ID Genève turns over a new leaf with sustainable watch materials
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Leaves might not seem an obvious element of a luxury Swiss watch, but they are the basis of an innovative strap being unveiled in Geneva today. Local watchmaker ID Genève is using its stand at the Time to Watches fair to launch what co-founder Nicolas Freudiger calls the “world’s first circular strap”. The strap is made from Treekind, a plastic-free, leather-like material created from green waste, which has also caught the eye of luxury goods group LVMH.
Start-up Biophilica makes Treekind in its east London workshop by cleaning and drying lignocellulosic material — mainly leaves — and breaking it down into a powder. That is then mixed with a natural binder to create flat sheets, which are dried, rolled and treated with a 100 per cent bio-based coating to make the material waterproof.
The use of this “next gen material”, as Freudiger refers to it, is the latest development for a brand that launched via crowdfunding in 2020 with circularity in mind. ID Genève’s watch cases are 100 per cent recycled stainless steel, made from scrap collected from medical and watchmaking companies in the Swiss canton of Jura. Its automatic movements are refurbished stock from other watchmakers. And its Mushroom packaging is home compostable.
Customers receive Circular Coins — digital tokens that can be exchanged for discounts on new parts and services — to help extend the life of their watch.
“We’re avant-gardists and our mission is to stay at the forefront of circularity in the world of watchmaking,” says Freudiger. He left his job as digital and ecommerce manager at Coca-Cola HBC to found ID Genève with his childhood friend Cédric Mulhauser, who has worked for Vacheron Constantin and assembles the watches, and the designer Singal Depéry. The brand has sold 300 watches to date, with plans to sell a further 700-800 this year.
ID Genève’s first straps were 80 per cent grape residue from winemaking and 20 per cent polyurethane, which Freudiger says was “a good first step . . . but we already had in mind that it was not enough”.
The new straps, which have a sustainable cork backing made by Swiss company Ono Collaborations, launch for pre-order today. They will also be standard on ID Genève’s new Solar collection, for which watch cases are 100 per cent recycled steel produced in a solar furnace. The strap price — SFr150 ($160) excluding taxes — includes the cost of end-of-life industrial composting in Switzerland. ID Genève is setting up a European network of watchmakers that will replace straps for customers and return redundant ones to the brand for composting.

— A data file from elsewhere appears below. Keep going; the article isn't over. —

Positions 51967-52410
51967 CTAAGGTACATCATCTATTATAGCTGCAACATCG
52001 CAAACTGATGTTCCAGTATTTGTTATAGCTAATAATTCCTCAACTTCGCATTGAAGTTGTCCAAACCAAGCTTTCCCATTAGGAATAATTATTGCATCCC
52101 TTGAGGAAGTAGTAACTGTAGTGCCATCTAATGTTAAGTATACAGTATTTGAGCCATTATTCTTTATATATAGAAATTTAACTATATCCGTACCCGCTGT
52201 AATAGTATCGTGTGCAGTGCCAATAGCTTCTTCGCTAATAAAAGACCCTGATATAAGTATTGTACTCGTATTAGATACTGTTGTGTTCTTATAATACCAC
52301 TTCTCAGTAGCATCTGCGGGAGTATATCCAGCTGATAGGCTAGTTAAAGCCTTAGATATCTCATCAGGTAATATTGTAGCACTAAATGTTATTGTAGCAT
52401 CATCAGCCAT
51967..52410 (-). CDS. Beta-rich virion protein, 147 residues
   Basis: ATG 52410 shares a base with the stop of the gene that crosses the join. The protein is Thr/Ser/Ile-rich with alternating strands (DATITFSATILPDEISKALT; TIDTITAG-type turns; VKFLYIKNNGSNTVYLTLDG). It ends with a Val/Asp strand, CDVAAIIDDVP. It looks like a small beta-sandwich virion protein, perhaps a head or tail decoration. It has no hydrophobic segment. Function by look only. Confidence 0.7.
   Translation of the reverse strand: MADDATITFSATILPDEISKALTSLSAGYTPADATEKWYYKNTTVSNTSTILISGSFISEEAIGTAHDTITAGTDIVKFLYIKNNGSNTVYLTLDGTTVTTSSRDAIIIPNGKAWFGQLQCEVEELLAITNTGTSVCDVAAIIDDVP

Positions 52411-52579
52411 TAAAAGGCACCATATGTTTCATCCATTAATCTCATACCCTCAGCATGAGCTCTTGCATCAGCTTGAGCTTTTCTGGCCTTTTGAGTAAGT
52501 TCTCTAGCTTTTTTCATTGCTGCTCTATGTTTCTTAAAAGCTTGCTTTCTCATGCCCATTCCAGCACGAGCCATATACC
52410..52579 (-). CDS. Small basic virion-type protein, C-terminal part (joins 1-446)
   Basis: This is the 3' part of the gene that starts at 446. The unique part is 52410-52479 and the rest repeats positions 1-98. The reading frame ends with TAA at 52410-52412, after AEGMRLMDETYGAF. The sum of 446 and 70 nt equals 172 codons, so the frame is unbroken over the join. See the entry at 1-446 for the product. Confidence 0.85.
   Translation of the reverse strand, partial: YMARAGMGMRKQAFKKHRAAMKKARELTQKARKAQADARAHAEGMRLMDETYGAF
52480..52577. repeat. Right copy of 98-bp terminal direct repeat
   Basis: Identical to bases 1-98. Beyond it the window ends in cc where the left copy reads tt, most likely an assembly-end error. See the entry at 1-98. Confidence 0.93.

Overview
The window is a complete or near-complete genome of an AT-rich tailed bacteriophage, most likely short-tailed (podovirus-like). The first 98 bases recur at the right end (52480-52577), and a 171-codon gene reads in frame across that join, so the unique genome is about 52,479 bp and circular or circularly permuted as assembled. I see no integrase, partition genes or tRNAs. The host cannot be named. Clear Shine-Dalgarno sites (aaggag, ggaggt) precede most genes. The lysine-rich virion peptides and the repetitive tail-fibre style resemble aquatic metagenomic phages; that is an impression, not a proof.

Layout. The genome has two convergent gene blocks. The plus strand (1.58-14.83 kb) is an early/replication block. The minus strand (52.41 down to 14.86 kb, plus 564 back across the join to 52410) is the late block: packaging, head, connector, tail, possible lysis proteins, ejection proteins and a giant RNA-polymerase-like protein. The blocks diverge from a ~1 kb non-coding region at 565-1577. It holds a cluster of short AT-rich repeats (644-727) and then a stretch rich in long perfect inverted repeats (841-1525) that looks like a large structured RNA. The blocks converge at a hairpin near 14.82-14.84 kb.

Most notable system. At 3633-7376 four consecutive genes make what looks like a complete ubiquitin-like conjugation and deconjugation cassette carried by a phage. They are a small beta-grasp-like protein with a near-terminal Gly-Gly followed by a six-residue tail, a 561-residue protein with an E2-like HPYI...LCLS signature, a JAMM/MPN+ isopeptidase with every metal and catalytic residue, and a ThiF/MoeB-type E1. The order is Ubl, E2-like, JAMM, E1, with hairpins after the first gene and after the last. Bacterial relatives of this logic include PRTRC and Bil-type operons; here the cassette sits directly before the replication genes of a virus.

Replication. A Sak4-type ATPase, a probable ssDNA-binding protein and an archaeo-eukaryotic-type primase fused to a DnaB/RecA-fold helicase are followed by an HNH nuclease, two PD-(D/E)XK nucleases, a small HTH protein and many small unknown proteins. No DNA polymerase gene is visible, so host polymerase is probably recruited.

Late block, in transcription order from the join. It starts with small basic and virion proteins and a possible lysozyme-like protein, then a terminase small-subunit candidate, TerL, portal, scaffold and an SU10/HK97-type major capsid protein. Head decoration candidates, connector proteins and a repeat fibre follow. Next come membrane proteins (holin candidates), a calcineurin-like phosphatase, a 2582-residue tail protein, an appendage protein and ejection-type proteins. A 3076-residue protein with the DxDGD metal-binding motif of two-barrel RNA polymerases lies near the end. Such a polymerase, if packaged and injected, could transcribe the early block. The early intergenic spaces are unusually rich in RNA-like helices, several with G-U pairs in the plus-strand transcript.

Freudiger says tests by the strap’s maker, Swiss leather goods company Multicuirs, show that its lifespan — about a year of constant use — is comparable to that of a leather strap.
The material has withstood quite heavy abrasion testing, both wet and dry, to the same level as leather, says Mira Nameth, founder of Biophilica and one of 38 entrepreneurs recognised by government agency Innovate UK’s Women in Innovation Awards last month. However, Biophilica calculates that Treekind, which is awaiting vegan certification, needs less than 1 per cent of the water used to produce leather.
Biophilica grew out of research that Nameth, a former digital agency creative director, did for her MA degree at London’s Royal College of Art. The start-up has won £45,000 in grants from Innovate UK to test the flexibility of Treekind — mainly for use in shoes — with the National Physical Laboratory, and a separate feasibility study to explore scaling up production.
The ID Genève collaboration is the first commercial use of Treekind. The Swiss company has agreed six months’ exclusivity with Biophilica on watch straps but then wants to open up the material to other watchmakers. “We know ID Genève is not going to change the game if we go alone,” says Freudiger.
Biophilica is already on the radar of other brands. It is one of 23 start-ups participating in the seventh season of La Maison des Startups LVMH, a business accelerator that facilitates collaborations between start-ups and the luxury group’s 75 houses, which include watchmakers Hublot and Tag Heuer. During the six-month programme, Nameth will pitch to targeted audiences and have meetings with key stakeholders.
The Deloitte Swiss Watch Industry Study 2021 found that 72 per cent of watch brands were investing more in sustainability. It said brands looking to launch new products “will need to consider recycled or upcycled materials” to alleviate insufficient supply of raw materials.
“It’s very marginal overall . . . the recyclable or recycled material that is currently used,” says Karine Szegedi, consumer industry leader at Deloitte Switzerland and co-author of the study. “Nevertheless, it’s a tendency that’s strongly growing.”
Freudiger wants ID Genève to “take the leadership in eco-innovative watches” and “push the industry” toward change.
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